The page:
31070 - Japanese Language and Linguistics 1

Course Unit Page

Academic Year 2021/2022

Learning outcomes

At the end of the course the student will acquire basic knowledge of Japanese grammar and elementary linguistic competence in both written and oral Japanese. The student will be able to read, understand and produce non-complex written texts and manage everyday conversations. They develop active and passive elementary translation skills. Acquired skills are located at level A1 of Common European Framework of Reference, that is level N5 of the Japanese Language Proficiency Test (JLPT) organized by the Japan Foundation.

Course contents

The course is divided into four modules:

1) Prof. VITUCCI (1ST SEMESTER): Basic grammar lessons and Japanese - Italian translations (units from 1 to 16 from the textbook Manabou! Nihongo – Shokyū 1);

2) Prof. KONO (1ST AND 2ND SEMESTER): hiragana, katakana, grammar exercises, conversation, roleplay, sakubun, italian-japanese translation, listening ad kakitori;

3) Prof. ARAKAWA (1ST AND 2ND SEMESTER): kanji and vocabulary;

4) Prof. LO CIGNO (1ST AND 2ND SEMESTER): introduction to Japanese writing and text reading.

Readings/Bibliography

Compulsory Textbooks

- Manabou! Nihongo. Corso di giapponese per principianti. Livello 1 – (a cura di F. Comotti, A. Maurizi e F. Vitucci) Zanichelli, (2019).

- Kanji Look and Learn – The Japan Times, Tōkyō (2009): manuale e workbook.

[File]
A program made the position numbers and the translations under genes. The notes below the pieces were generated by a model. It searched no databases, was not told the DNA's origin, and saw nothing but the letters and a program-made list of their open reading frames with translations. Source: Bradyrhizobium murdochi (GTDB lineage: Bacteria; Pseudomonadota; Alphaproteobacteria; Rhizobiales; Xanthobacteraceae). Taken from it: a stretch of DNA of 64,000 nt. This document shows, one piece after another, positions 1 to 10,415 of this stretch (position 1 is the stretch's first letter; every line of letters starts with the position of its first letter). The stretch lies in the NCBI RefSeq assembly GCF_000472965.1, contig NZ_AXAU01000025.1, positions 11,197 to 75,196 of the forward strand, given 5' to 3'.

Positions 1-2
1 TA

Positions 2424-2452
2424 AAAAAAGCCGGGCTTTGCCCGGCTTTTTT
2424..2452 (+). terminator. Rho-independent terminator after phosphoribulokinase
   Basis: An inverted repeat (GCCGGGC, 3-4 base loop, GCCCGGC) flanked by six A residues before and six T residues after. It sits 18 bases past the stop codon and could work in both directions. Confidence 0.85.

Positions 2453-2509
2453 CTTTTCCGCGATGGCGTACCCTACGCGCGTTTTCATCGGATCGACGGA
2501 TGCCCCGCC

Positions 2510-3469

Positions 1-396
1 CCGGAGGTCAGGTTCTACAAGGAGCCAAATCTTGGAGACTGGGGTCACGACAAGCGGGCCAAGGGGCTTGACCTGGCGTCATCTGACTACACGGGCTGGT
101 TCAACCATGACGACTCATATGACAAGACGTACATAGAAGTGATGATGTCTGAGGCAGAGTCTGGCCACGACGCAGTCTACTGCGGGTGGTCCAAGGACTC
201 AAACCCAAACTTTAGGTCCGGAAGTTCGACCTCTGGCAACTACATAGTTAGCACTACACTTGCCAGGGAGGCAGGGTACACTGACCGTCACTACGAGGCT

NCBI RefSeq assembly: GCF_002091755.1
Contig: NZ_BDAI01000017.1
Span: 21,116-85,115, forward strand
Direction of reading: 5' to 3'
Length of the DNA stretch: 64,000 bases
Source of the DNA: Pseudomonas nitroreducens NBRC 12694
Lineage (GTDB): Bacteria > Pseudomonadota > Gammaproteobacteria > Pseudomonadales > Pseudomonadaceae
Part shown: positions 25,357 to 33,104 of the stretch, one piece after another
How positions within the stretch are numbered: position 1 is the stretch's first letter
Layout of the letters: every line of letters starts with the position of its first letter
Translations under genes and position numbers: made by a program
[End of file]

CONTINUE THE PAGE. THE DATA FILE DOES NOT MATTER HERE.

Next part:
(textbooks must be purchased in advance);

Compulsory Sources

- Dispensa tratta da Manabou! Nihongo (1) della Prof.ssa Kōno.

- Dispensa tutorato della Prof.ssa Arakawa

- Dispensa Hiragana e Katakana

- Dispensa Introduzione Kanji

(please turn to: ECRIRE Via Cartoleria, 18/A – Tel. 051238424)

Dictionaries

- The Kodansha Kanji Learner's Dictionary - Jack Halpern - Kodansha, Tōkyō.

- Dizionario bilingue - Hoepli, Milano (2013).

- Dizionario Giapponese - Italiano e Italiano-Giapponese Shogakukan –Shogakukan, Tōkyō.

Suggested Sources

- Pronuncia e accento nella lingua giapponese - Pappalardo G., Toda T. Hoepli, Milano (2020).

- Grammatica giapponese –Mastrangelo M., Ozawa N., Saito M., Hoepli, Milano (2016 - II edizione).

- A Dictionary of Basic Japanese Grammar - Makino S., Tsutsui M., Tokyo, The Japan Times, (1989).

Teaching methods

Due to the Covid-19 emergency, and following the decision taken by the Department of Modern Languages, Literatures and Cultures,the lessons will be:

Live on-site and online. Students will be required to alternate on-site and online shifts (on Microsoft Teams), based on the room capacity, in order to ensure the necessary form of social distancing.

Further details will be given during the first week of class.

Compatibly with this, the course will include

Assessment methods

Final exam: written and oral.


The ONLINE written test will be divided into the four following sections:
grammar test (20 minutes);
ideograms test (15 minutes);
writing skills (actually, translation selection 25 minutes)
reading comprehension, (20 minutes).

Total 90 minutes.

 

THE REINTRODUCTION OF THE WRITTEN EXAM (IN PRESENCE) WILL DEPEND ON COVID RESTRICTIONS LOOSINGS. STUDENTS ARE URGED TO KEEP TRACK OF THE TEACHING PROGRAM DURING THE ACADEMIC YEAR.